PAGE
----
By Janet McAfee

Beautiful big dogs are now languishing in our public shelters, and Loving All Animals needs foster homes to help them get second chance forever homes.  Big dogs are much more likely to end up in shelters and remain there for a longer time than small dogs and puppies. During the pandemic we saw happy photos of empty shelter kennels on the news.  Why has the situation changed?  Here are some of the reasons:

THE ECONOMY IS FORCING MORE PEOPLE TO RELINQUISH ANIMALS – Rising prices and inflation means some families cannot afford veterinary bills and other expenses needed for their pets.

RISING RENTS AND HOME PRICES MEAN FEWER HOMES FOR ANIMALS – Some landlords are selling their rental properties to benefit from the current high home values.  Loving All Animals gets lots of phone calls from distraught owners who have to move, and few landlords will accept pets when they can get renters who don’t have them.  Large dogs are the least preferred pets for apartment rentals.


SPAYING AND NEUTERING WAS NOT CONSIDERED AN ESSENTIAL SERVICE DURING THE PANDEMIC – Due to the lack of this service, more animals were born and there are not enough homes for all of them.

THERE IS A SHORTAGE OF VETERINARIANS – This is an acute problem in the Coachella Valley.  State law requires shelters and rescue organizations to spay and neuter their pets prior to adoption, and there are waiting lists for this procedure.  Therefore, rescue groups cannot take it as many animals.

Foster parents Diane and Travis Medley are pictured here with one of their previous foster dogs, lovely German Shepherd Zena, rescued from the county shelter by Loving All Animals.  Diane tells us, “Fostering Zena was not much different than fostering a small dog, except that they usually require a back yard.  Big dogs are so smart and house train very quickly, Zena never had an accident inside the house.  At 6 years of age, she was very calm and sweet.  We love helping a homeless animal prepare for a wonderful forever home!”

Travis adds, “We once owned two white German Shepherds and love the big dogs.  Fostering gives us our ‘dog fix’ as we don’t have a dog of our own and like to travel a lot.”

Fostering expands the walls of the shelters.  Big dogs do not do well when confined in shelter kennels, and when they become ‘kennel stressed’ this reduces their chance of getting adopted.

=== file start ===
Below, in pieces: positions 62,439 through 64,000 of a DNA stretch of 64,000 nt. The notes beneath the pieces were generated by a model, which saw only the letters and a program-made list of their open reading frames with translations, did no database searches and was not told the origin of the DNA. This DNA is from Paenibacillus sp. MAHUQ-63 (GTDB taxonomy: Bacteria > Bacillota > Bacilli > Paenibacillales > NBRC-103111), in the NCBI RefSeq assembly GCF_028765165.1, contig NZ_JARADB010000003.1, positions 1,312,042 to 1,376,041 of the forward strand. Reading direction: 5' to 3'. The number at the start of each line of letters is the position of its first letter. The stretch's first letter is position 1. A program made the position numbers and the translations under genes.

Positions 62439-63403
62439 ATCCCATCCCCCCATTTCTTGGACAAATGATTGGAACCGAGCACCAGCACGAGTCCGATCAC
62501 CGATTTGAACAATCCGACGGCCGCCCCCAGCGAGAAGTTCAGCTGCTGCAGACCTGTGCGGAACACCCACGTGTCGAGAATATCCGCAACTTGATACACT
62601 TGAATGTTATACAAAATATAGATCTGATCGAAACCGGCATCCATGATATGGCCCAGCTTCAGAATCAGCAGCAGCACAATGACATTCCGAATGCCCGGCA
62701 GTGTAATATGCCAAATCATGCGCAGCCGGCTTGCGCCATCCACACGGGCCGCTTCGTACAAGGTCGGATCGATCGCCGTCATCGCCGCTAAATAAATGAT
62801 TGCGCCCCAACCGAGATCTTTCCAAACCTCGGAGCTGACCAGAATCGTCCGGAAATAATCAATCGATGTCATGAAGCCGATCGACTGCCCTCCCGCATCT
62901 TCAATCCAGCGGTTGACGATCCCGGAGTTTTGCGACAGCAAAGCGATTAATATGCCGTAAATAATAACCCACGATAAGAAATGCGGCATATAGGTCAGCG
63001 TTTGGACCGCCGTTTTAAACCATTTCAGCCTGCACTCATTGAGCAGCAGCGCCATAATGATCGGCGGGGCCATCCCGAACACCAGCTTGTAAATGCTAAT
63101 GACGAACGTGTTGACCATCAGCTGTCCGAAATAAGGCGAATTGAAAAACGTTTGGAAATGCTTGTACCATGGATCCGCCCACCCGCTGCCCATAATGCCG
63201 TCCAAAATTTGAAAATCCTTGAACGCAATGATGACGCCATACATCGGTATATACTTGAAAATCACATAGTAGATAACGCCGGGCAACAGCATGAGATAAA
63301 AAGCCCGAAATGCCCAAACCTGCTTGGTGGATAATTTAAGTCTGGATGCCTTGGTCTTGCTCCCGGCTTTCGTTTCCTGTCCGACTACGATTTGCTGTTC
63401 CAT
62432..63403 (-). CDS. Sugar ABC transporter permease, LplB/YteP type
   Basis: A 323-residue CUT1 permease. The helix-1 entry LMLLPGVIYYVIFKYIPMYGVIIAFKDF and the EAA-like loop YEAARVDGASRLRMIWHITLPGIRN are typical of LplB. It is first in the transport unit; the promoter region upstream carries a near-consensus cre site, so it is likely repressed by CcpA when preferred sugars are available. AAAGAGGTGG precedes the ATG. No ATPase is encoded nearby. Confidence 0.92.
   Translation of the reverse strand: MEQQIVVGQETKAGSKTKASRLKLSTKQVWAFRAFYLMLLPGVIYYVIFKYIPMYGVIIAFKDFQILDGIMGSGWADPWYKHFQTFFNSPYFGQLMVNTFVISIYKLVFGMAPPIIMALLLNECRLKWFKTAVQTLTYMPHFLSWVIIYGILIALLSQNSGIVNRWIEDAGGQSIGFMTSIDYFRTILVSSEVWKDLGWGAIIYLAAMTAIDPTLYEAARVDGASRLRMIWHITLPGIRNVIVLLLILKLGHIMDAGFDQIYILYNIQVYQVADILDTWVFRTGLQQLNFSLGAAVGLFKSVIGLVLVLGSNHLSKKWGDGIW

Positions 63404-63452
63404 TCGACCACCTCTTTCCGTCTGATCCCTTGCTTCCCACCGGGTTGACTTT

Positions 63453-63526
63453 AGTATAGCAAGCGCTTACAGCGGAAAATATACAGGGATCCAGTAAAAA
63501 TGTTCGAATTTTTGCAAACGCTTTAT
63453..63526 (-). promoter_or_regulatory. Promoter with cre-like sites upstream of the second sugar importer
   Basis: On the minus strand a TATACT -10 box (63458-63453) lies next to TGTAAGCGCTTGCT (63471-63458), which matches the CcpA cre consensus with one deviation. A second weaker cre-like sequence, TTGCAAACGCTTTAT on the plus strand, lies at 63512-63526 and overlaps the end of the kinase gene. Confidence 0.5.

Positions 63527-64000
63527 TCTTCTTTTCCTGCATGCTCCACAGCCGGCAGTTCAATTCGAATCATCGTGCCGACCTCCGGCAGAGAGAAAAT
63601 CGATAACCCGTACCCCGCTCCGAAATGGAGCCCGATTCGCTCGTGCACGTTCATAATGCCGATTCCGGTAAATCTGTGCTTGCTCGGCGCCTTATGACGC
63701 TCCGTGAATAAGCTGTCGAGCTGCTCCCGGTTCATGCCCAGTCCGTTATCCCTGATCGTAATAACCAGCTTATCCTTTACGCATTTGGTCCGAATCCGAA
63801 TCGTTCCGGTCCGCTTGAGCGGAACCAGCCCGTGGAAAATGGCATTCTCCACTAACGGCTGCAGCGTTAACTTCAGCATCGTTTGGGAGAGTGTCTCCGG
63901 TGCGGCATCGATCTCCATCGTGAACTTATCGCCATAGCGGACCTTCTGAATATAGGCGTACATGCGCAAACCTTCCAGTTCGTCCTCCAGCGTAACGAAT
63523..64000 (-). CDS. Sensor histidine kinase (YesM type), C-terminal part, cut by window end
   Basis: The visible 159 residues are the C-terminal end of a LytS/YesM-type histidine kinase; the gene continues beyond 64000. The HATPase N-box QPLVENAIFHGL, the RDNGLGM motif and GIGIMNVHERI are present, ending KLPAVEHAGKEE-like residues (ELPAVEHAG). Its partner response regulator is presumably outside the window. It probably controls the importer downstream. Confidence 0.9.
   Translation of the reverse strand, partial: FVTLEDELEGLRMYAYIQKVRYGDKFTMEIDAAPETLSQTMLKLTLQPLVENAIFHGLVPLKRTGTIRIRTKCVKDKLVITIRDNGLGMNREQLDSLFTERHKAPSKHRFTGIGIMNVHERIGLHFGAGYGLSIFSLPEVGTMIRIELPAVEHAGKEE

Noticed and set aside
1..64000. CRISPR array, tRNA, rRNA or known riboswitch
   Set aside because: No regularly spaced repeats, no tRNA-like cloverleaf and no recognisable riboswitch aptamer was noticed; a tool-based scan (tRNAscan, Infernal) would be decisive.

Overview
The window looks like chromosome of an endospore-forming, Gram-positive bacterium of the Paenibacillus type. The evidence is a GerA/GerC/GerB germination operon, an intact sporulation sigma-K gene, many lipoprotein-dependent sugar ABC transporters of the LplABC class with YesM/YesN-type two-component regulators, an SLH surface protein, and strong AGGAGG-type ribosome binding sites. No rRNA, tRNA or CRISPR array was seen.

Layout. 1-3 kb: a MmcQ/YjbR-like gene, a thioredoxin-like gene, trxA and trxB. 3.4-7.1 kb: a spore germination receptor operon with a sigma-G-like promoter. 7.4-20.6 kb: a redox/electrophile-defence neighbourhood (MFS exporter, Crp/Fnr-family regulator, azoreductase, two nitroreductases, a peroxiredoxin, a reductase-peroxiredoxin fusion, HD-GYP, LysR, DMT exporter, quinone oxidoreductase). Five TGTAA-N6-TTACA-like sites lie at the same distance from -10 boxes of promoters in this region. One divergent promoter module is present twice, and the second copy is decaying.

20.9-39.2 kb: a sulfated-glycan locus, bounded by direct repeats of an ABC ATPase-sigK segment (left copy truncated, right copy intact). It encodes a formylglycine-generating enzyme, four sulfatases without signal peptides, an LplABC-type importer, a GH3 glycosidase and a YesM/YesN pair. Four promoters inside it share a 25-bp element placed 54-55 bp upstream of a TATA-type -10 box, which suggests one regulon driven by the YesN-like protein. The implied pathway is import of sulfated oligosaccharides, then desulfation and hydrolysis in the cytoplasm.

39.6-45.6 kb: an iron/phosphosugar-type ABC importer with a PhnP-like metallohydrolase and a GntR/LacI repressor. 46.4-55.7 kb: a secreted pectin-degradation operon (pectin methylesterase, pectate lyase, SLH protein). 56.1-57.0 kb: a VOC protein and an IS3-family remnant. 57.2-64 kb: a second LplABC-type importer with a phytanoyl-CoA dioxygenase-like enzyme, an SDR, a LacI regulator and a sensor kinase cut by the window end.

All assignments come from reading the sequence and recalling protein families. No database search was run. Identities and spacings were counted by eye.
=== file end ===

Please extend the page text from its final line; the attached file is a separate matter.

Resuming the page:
Loving All Animals, the group I work with, has a shelter for small dogs.  We have some foster homes for small dogs and bottle-fed kittens.  However, our few big dog fosters have left the Coachella Valley for the summer season.

Loving All Animals provides all the veterinary care, food, supplies, and training assistance you need. You can meet the adoptive family and be part of the happy adoption process. Think you might be sad when your foster dog gets adopted?  Please think about how sad that dog feels sitting in a kennel when their family never came for them.  You may end up a “foster failure” and adopt your foster pup, but that is welcomed.

Large dogs in foster homes benefit from the extra social media presence and networking by the private rescue.  Being in a foster home helps dogs become happier and more social.  Many adopters prefer to adopt dogs that are in foster homes, because the foster parent is an expert as to that dog’s personality.  Our volunteer dog trainers can help address any issue you may have with your dog.

Can you open your heart and your home to a large dog who deserves a second chance?  Most large dogs are relatively calm inside the house and are content to lay happily at your feet.  These brilliant magnificent creatures usually have an even temperament and are quick to learn commands.

Take a look at beautiful Bella, the German Shepherd girl pictured below waiting at our local county shelter.  Her family never came for her after a microchip identified them.  Bella hasn’t given up hope for a home.  Big dogs of all breeds can be found in these public open admission facilities.

Can you help?  Fostering is the key to the Coachella Valley becoming a “No Kill” community. Fostering may not only save a dog’s life, but it will bring you joy and purpose.

Big dogs have big personalities and big hearts to love you.  They give gigantic hugs and colossal kisses!

Coachella Valley residents can call Loving All Animals at (760) 834-7000 for more information about fostering. You can email me at for more information about being part of a life- saving foster team.